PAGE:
The Social Rhythm Metric (SRM), a simple daily journal worksheet that notes the target time, actual time, and number of people involved in five core daily activities: getting out of bed; first contact with another person; starting work, school, housework, volunteer, child or family care; dinner; and going to bed. It also tracks one’s daily mood.    (You don’t need a therapist to use these tools, however there are therapists who specialize in this modality if you think you’d like help applying this to your life.)

1) Keep a regular schedule.   Sleep, meals sunlight and exercise are important: do these at the same time each day (within ½ an hour).

2) Identify mood-restorers.  List activities that tend to restore your sense of daily rhythms. For many people the most important ones are getting out of bed, starting a major daily activity like work/school/ chores, being with someone who is important to you, eating dinner and going to sleep.  Other examples might include exercise, bathing, going outside, taking medication, reading and watching a favorite TV show. Try to do these activities at the same time each day (within ½ an hour).

3) Identify mood-deregulators.  What things make you feel off-balance, over-stimulated, or disrupt your sleep?  Make a list; examples could be arguments or intense discussion, travel, late-night projects, bright lights, caffeine, noise, or crowds.  Try to avoid mood-deregulators at night to protect your sleep.  When possible, plan ahead for how to manage mood-deregulators.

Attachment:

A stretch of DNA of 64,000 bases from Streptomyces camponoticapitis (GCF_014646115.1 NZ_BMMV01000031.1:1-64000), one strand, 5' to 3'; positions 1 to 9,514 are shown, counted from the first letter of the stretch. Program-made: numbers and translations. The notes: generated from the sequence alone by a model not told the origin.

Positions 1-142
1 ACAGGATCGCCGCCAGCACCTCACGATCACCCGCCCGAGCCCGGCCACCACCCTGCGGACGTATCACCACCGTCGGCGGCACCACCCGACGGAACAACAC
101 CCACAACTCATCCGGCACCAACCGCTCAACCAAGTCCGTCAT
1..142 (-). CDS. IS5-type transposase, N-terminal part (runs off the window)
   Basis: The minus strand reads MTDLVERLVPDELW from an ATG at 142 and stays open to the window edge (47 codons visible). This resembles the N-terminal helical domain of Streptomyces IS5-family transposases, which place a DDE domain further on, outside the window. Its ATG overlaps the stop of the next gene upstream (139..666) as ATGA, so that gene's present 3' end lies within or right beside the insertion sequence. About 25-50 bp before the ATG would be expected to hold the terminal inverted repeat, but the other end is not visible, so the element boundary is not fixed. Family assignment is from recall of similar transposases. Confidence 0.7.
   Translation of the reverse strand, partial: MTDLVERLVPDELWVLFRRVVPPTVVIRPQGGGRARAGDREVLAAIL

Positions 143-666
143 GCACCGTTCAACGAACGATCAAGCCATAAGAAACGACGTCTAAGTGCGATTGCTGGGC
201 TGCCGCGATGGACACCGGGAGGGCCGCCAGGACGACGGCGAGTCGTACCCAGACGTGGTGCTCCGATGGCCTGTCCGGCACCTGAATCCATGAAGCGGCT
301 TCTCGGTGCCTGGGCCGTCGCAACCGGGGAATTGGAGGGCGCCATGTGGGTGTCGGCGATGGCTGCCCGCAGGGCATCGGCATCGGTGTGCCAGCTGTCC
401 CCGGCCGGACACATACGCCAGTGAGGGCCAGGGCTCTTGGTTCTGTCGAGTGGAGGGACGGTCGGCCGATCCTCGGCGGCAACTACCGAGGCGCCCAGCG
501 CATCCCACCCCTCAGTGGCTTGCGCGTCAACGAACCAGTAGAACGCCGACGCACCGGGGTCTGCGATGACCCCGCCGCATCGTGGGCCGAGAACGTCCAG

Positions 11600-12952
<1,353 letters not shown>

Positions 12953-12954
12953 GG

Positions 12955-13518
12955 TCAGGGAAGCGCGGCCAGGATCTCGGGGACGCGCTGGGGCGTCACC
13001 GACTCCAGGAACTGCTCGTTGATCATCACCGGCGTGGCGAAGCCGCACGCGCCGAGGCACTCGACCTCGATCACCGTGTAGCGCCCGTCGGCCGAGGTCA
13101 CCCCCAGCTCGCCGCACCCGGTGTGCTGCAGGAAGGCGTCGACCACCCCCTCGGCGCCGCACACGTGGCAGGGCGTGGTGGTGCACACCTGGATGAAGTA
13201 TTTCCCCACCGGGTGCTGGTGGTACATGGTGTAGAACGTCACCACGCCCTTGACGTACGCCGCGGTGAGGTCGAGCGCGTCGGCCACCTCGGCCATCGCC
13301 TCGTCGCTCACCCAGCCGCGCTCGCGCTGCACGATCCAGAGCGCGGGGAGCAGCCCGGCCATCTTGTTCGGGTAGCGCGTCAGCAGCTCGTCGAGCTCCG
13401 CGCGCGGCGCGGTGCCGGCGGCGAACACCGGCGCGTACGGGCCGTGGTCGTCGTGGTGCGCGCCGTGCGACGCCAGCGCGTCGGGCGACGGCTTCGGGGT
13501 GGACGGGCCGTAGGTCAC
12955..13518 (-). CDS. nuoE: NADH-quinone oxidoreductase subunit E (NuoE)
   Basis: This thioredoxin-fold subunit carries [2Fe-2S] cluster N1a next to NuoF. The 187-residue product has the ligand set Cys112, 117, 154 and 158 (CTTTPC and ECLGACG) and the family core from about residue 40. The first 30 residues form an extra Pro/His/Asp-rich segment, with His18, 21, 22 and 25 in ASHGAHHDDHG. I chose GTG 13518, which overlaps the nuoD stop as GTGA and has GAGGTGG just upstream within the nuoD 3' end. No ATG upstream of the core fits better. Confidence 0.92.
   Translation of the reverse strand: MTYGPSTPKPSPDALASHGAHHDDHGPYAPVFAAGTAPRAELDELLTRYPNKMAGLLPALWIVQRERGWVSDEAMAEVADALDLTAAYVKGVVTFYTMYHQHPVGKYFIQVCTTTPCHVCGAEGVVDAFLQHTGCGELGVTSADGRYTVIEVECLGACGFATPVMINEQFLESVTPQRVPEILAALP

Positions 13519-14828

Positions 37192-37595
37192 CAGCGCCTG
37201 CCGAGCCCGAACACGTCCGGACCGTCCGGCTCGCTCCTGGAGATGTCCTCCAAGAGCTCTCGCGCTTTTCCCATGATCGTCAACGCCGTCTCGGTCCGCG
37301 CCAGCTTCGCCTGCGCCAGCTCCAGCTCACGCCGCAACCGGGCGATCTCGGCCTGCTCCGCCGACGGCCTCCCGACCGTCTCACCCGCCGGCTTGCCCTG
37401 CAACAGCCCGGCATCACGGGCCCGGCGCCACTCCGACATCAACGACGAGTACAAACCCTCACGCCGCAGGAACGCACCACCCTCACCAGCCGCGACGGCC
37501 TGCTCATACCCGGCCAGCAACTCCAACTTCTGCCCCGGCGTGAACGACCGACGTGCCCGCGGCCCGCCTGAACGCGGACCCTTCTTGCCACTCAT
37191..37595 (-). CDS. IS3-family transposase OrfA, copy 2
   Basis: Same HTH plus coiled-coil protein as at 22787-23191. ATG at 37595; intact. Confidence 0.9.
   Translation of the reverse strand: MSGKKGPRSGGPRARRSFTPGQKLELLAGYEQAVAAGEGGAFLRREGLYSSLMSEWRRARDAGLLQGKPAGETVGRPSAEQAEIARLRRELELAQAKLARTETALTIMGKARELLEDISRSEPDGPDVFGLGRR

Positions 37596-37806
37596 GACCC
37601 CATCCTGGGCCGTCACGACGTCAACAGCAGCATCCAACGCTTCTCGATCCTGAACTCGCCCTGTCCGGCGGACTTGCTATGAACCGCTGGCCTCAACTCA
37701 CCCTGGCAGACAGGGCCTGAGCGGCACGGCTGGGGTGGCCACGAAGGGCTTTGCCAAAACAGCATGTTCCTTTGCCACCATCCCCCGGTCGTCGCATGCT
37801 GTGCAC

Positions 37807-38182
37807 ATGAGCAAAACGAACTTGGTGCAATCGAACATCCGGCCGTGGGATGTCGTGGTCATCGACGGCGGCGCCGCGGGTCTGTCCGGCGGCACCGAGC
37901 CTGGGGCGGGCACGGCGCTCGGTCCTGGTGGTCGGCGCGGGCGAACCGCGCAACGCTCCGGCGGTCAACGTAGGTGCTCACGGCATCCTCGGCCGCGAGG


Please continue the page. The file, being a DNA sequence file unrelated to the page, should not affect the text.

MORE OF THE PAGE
4) Preserve Sleep.  Try to sleep at least 6 hours a night.  It’s more important to wake up at the same time each day than to go to bed at the same time. Consult with your doctor about sleep medications if needed. At night, turn down the lights (especially “ blue lights” like TV and computers) and use bedtime rituals.

5) Manage conflict. The 3-volley rule:  When an argument escalates to “3 volleys”, stop the talk and walk away.  A “volley” is an angry or argumentative statement. For example, if you say 1. “I hate it when people interrupt me!” and your relative counters with, 2. “Don’t get angry, I thought you were finished talking!!” and you counter with 3. “That’s because you weren’t listening!!! — that’s 3 volley’s, and a sign that you both need to disengage.

6) Manage impulses. The rule of 2’s:  If you have an idea that might be impulsive, try waiting two days before acting on it, or asking two people if they think it would be wise.  If it really feels uncontrollable, set a timer for one hour.  If the craving is still uncontrollable after one hour, distract yourself or talk with a friend.

Wood, W.,  Tam L., & Guerrero Witt, M. (2005). Changing circumstances, disrupting habits.,

Journal of Personality and Social Psychology, 88 (6), 918–933.

Haynes, P.L.,  Gengler, D., &  Kelly, M. (2016) Social rhythm therapies for mood disorders: an update.  Curr Psychiatry Rep. 2016; 18: 75 https://www.ncbi.nlm.nih.gov/pmc/articles/PMC4919368. PMCID: PMC4919368

Swartz, H. A. Getting in the rhythm: a key to practical treatment of mood disorders [Powerpoint slides]. Retrieved from http://www.dbsalliance.org/Conference2013/Handouts/Sunday/Getting%20in%20the%20Rhythm/Rhythms%20of%20Life.pdf